Antonio de Ulloa
Ulloa was the first Spanish governor of Louisiana, and served under King Charles III. The French colonists rebelled against Spanish authority in 1768 and demanded his departure. He soon sailed to Havana.
King Charles III appointed O'Reilly to quell the rebellion of 1768. In his brief administration, he reorganized the colony and emphasized fairness to anxious French colonists uneasy about Spanish rule.
Luis de Unzaga y Amezaga
Unzaga was appointed by O'Reilly who left in 1770, and served under King Charles III. He continued policies to strengthen ties between French colonists and Spanish administrators.
Bernardo de Galvez
Galvez served under Charles III and improved upon Unzaga's policies. He worked to increase commerce and trade. When Spain declared war against England, he supplied Americans with arms and captured all British posts in west Florida, which gave Spain the possession of both east and west Florida after the war.
Esteban Rodriguez Miro y Sabater
Miro served under Charles III and Charles IV. He was an interim governor while Galvez was in Cuba from 1782 to 1785 and was appointed governor in 1785. During his term, Spain allowed trade with France and the French West Indies and removed the duty on ships for two years which contributed to the development of New Orleans as an international port.
Francoise-Louis Hector, Baron de Carondelet et Noyelles
Carondelet served under King Charles IV. A native of France, he was also a loyal Spanish army officer and governor who had the ironic distinction of ensuring that the French Revolution did not spread to Louisiana.
Manuel Gayoso de Lemos y Amorin
Gayoso was appointed by Charles IV because of his ability to speak English and his knowledge of colonial politics. He died from yellow fever in 1799.
Sebastian Calvo de la Puerta Y O'Fariel, Marqui de Casa Calvo
Casa Calvo was appointed by Charles IV as an interim governor after Gayoso's death. He was a Spanish army officer and native Cuban who governed during the tumultuous times -- Spain and America were in conflict over free navigation of the lower Mississippi River, and Napoleon tried to force the return of Louisiana to France.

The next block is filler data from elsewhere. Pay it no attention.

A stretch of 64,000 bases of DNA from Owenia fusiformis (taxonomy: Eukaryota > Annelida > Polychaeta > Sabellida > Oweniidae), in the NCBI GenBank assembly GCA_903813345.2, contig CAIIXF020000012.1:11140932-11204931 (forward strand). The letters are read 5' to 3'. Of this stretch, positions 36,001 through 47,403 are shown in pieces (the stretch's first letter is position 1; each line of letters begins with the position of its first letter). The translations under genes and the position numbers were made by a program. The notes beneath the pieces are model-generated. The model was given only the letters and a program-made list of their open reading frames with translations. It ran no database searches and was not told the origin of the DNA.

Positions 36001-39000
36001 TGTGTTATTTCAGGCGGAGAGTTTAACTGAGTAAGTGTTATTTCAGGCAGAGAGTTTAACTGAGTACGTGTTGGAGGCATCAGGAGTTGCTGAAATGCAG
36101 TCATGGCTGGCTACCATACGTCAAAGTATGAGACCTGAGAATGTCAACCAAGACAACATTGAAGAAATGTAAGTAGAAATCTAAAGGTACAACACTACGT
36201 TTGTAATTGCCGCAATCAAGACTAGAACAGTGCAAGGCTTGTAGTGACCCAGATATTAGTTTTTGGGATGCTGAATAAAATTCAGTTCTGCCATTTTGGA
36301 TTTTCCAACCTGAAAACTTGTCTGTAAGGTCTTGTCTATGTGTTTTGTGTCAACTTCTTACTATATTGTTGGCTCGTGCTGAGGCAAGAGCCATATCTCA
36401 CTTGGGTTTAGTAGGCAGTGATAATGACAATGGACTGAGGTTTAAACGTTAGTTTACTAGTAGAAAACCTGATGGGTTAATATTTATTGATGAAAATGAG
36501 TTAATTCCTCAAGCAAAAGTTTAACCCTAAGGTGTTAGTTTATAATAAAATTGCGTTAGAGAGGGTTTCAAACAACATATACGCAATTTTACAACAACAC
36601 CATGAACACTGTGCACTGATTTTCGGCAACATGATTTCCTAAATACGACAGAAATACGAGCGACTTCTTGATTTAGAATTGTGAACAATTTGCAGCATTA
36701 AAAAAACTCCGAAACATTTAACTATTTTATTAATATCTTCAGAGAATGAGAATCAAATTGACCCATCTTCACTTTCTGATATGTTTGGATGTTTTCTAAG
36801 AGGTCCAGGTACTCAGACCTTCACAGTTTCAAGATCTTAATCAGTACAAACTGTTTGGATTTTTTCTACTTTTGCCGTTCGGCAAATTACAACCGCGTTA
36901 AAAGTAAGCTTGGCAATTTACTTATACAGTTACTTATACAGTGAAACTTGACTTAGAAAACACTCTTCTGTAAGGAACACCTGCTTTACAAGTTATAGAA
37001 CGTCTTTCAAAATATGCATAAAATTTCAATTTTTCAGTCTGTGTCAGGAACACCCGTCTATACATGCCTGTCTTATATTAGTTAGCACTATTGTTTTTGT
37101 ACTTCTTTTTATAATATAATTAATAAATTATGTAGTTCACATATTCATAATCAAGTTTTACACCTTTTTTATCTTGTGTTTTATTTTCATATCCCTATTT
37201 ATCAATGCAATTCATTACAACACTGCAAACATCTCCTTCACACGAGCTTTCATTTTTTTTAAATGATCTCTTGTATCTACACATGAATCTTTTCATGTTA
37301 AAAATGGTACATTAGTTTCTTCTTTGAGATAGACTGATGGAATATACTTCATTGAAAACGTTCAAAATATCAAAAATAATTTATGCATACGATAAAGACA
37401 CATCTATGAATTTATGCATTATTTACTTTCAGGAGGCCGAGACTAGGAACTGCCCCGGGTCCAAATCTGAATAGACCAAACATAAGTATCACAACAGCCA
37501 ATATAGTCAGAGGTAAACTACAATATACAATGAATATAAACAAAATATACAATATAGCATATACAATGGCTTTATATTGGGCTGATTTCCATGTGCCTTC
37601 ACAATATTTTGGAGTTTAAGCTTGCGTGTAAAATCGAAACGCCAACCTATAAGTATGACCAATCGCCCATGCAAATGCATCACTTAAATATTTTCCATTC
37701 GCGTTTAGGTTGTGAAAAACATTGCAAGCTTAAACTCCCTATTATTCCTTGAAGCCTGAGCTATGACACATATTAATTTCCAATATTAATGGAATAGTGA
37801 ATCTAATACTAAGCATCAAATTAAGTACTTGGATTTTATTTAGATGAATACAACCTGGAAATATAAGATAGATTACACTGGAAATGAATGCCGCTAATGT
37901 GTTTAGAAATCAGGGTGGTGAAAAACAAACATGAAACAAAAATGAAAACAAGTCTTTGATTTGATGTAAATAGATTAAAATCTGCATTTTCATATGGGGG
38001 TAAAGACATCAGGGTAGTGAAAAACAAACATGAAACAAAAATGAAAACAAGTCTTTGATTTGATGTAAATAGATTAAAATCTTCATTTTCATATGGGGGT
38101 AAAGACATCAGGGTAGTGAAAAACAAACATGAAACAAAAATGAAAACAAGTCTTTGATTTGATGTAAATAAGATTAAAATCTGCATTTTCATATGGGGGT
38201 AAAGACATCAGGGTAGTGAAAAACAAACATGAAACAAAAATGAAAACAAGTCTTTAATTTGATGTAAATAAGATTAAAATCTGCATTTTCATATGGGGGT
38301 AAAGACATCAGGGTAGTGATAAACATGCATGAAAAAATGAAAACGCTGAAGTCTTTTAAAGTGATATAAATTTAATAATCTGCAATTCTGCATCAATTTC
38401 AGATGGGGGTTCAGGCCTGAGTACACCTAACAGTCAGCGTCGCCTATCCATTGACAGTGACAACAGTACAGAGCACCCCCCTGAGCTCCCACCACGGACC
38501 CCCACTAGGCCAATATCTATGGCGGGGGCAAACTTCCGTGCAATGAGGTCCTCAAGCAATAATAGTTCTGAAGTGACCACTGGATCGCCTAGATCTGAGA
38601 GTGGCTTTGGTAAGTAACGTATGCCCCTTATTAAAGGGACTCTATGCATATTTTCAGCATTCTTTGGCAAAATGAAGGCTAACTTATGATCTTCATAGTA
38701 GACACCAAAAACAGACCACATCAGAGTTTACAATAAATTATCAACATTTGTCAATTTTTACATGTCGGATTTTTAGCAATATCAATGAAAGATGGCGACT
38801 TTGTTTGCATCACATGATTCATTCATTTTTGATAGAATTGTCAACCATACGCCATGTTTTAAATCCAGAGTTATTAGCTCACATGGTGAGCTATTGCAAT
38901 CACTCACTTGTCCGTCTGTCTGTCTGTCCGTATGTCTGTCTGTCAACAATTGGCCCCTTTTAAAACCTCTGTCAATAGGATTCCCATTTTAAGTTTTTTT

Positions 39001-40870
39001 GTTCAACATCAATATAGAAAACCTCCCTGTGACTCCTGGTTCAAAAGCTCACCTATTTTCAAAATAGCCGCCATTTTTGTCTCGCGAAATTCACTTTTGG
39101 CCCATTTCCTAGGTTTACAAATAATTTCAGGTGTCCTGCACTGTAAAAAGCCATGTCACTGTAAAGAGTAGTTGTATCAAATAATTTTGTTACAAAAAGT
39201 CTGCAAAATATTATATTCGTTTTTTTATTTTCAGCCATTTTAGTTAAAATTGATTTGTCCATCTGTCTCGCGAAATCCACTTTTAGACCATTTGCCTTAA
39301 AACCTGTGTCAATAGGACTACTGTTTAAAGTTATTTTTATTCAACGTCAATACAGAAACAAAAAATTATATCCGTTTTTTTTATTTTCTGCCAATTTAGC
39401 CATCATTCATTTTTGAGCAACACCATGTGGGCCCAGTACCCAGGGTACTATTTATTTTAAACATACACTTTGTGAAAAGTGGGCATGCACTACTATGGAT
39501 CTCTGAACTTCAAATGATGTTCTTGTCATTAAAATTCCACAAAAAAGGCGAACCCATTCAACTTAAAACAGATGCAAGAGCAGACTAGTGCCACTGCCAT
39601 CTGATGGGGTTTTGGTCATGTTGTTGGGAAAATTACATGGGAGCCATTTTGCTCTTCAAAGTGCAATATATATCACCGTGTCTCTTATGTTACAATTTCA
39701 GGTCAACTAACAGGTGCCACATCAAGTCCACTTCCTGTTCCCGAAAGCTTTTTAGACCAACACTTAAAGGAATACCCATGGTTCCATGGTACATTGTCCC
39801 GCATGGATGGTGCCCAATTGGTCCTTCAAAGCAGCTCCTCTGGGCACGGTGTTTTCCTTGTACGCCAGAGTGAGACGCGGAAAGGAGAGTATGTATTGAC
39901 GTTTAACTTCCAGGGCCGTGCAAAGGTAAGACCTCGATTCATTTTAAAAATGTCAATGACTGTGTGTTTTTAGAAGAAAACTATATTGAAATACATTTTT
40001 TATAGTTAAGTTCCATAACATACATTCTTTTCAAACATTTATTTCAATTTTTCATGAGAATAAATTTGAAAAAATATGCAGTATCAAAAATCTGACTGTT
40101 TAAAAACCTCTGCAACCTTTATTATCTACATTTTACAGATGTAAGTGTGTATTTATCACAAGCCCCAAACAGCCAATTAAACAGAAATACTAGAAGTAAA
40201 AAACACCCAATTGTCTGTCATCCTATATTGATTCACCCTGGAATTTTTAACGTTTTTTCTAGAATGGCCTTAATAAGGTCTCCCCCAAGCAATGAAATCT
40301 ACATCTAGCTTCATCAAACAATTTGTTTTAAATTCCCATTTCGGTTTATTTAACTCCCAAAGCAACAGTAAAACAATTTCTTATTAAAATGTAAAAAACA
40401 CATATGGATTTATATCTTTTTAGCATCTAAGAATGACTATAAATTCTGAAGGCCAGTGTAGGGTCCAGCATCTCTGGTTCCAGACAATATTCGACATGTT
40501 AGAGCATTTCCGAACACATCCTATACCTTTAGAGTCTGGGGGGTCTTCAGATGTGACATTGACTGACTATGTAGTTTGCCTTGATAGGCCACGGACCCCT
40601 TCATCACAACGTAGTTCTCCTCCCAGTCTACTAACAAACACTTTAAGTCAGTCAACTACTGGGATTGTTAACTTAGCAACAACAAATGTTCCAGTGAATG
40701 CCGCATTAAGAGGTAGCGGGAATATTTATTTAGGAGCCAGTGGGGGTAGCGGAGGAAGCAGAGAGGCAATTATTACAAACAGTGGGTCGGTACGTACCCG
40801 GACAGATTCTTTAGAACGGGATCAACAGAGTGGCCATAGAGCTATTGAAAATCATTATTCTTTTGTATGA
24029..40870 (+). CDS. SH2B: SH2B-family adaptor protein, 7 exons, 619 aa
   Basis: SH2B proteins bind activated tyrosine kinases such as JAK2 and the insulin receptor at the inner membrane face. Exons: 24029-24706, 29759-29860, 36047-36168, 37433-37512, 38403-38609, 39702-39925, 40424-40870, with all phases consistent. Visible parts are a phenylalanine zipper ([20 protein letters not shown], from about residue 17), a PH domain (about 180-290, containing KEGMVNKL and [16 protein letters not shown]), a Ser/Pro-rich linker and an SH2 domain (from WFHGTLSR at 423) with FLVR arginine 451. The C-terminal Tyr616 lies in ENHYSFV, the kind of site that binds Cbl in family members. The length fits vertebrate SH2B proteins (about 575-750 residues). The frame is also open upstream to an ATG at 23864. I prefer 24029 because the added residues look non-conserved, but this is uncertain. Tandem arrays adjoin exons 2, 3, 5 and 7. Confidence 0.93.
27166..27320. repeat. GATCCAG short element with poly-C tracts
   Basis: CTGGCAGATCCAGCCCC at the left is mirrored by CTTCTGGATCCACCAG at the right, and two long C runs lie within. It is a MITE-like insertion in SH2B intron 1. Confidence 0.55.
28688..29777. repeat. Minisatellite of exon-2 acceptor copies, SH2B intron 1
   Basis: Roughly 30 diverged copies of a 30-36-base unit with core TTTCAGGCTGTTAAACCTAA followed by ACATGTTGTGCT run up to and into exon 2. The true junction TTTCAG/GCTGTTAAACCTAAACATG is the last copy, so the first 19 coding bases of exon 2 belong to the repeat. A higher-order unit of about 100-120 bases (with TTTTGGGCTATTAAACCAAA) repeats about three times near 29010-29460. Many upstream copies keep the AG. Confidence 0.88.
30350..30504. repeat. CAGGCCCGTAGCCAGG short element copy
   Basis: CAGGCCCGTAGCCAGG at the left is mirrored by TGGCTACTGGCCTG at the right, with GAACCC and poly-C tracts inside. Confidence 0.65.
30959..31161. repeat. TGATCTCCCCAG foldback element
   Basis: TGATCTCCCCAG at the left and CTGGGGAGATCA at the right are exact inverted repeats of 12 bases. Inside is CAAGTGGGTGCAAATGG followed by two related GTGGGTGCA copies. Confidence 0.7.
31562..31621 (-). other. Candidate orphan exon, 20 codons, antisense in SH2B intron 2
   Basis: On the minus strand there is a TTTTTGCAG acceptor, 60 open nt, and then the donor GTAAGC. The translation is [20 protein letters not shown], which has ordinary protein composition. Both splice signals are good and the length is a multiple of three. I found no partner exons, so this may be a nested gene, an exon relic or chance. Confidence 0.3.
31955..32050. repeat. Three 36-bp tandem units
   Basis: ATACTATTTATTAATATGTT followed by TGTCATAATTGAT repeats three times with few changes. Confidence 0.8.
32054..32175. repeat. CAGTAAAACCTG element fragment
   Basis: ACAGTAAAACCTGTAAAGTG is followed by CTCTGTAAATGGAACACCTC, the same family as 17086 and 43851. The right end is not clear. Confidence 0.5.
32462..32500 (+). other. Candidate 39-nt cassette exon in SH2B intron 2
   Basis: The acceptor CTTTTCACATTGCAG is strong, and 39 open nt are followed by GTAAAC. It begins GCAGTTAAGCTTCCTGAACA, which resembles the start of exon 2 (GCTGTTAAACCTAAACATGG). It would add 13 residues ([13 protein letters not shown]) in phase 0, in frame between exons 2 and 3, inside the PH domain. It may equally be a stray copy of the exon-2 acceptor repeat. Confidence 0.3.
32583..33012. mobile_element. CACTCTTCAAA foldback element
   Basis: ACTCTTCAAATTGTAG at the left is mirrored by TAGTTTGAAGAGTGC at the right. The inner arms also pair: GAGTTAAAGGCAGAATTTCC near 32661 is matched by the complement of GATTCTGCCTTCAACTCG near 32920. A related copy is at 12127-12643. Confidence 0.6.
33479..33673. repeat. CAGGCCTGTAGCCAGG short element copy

Juan Manuel de Salcedo
No known image of this governor exists. Salcedo served under Charles IV and battled his government over the rights of Americans to navigate freely down the Mississippi River below Natchez, Miss. He left for a post in the Canary Islands after he officially transferred the colony to France on Nov. 30, 1803.
FRENCH INTERIM PERIOD (1803)
Pierre Clement de Laussat
Laussat came to Louisiana as Napoleon's representative before the transfer from Spain to France. His role was to prepare for the new French governor, Gen. Claude Victor. He served as interim governor from Nov. 30 to Dec. 20, 1803. Within weeks, Napoleon changed his mind and ordered negotiations to sell the territory to the United States.
TERRITORIAL PERIOD (1803 - 1812)
William C.C. Claiborne - Democrat/Republican
President Thomas Jefferson sent Mississippi Territorial Gov. William C.C. Claiborne to New Orleans to formally accept the transfer of Louisiana from France to the United States. Claiborne was assisted by Gen. James Wilkinson in administering the territory until he was named as the first governor of the Territory of Orleans which is now the State of Louisiana. Claiborne held the office of territorial governor through the admission of Louisiana to the Union in 1812.